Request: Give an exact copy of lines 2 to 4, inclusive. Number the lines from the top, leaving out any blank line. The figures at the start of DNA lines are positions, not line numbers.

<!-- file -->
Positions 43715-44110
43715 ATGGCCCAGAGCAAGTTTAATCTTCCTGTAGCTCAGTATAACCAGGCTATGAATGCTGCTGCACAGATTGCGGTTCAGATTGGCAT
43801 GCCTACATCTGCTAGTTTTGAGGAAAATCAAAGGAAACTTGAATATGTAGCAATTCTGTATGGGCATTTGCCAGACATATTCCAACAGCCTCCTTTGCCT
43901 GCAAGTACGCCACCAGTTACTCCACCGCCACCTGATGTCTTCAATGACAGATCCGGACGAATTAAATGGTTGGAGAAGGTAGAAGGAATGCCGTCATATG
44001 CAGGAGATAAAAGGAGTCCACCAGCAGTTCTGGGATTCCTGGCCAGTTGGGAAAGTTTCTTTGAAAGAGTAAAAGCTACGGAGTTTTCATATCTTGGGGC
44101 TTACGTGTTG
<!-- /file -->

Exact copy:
43715 ATGGCCCAGAGCAAGTTTAATCTTCCTGTAGCTCAGTATAACCAGGCTATGAATGCTGCTGCACAGATTGCGGTTCAGATTGGCAT
43801 GCCTACATCTGCTAGTTTTGAGGAAAATCAAAGGAAACTTGAATATGTAGCAATTCTGTATGGGCATTTGCCAGACATATTCCAACAGCCTCCTTTGCCT
43901 GCAAGTACGCCACCAGTTACTCCACCGCCACCTGATGTCTTCAATGACAGATCCGGACGAATTAAATGGTTGGAGAAGGTAGAAGGAATGCCGTCATATG